One such near-miss accident happened to Beth Clifford – but thankfully her mum got there in time. The experience shook the family up, and encouraged them to spread the word about the dangers of blind cords. You can read the family’s story on RoSPA’s website.

So what can you do to make your home safe?

RoSPA is currently working with the UK government, the blind industry and retailers to ensure that an amended European Standard to make new blinds safer (expected to come into force in the second half of this year) can be implemented with as much success as possible. Alongside this, the blind cord industry is also working with the British Blind and Shutter Association to try to develop blinds that work without looped cords – and some families are calling for a ban on the production of blinds with looped cords.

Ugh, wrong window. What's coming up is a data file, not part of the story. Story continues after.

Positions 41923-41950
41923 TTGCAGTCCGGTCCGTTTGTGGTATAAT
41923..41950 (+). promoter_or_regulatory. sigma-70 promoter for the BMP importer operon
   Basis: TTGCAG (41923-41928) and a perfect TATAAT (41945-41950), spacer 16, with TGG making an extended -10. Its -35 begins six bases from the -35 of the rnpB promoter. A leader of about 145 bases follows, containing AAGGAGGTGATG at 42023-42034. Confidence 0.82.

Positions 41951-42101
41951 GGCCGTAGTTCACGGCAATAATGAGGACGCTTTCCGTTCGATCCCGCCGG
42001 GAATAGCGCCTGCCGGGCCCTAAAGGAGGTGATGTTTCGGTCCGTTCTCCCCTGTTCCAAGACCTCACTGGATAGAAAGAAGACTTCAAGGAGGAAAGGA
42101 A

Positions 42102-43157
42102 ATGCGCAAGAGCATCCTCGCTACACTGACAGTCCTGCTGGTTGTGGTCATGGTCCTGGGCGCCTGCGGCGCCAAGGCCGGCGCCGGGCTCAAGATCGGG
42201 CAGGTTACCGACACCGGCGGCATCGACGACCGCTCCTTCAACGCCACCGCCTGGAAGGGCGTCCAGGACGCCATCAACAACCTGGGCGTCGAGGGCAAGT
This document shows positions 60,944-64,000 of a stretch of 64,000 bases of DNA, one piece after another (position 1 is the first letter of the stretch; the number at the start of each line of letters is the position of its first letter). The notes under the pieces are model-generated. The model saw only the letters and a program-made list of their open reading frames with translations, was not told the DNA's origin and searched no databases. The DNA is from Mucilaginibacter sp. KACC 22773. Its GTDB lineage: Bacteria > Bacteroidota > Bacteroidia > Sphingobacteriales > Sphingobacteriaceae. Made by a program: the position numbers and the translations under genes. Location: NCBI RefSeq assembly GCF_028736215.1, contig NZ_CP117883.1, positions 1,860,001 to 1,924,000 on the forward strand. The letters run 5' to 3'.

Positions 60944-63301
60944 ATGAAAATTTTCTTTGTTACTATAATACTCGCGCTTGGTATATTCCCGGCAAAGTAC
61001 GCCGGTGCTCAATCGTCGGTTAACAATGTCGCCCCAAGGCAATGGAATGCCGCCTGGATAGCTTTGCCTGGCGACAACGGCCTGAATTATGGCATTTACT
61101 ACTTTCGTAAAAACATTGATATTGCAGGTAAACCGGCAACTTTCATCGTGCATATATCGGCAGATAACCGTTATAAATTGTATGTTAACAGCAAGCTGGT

This is an understandable and admirable goal – but it doesn’t address the existing problem. This is where our awareness-raising campaign in Scotland, and the one on which my England-based colleagues are working, come in. There are 100million blinds in homes throughout the UK, and any ban will not affect them. So we need to make people aware of the dangers, and encourage families to tie the cords up out of harm’s way.

To reduce the risk posed by looped cords, including blind cords, cords should be kept out of the reach of children:

  • Install blinds that do not have a cord, particularly in a child’s bedroom
  • Do not place a child’s cot, bed, playpen or highchair near a window
  • Pull cords on curtains and blinds should be kept short and kept out of reach
  • Tie up the cords or use one of the many cleats, cord tidies, clips or ties that are available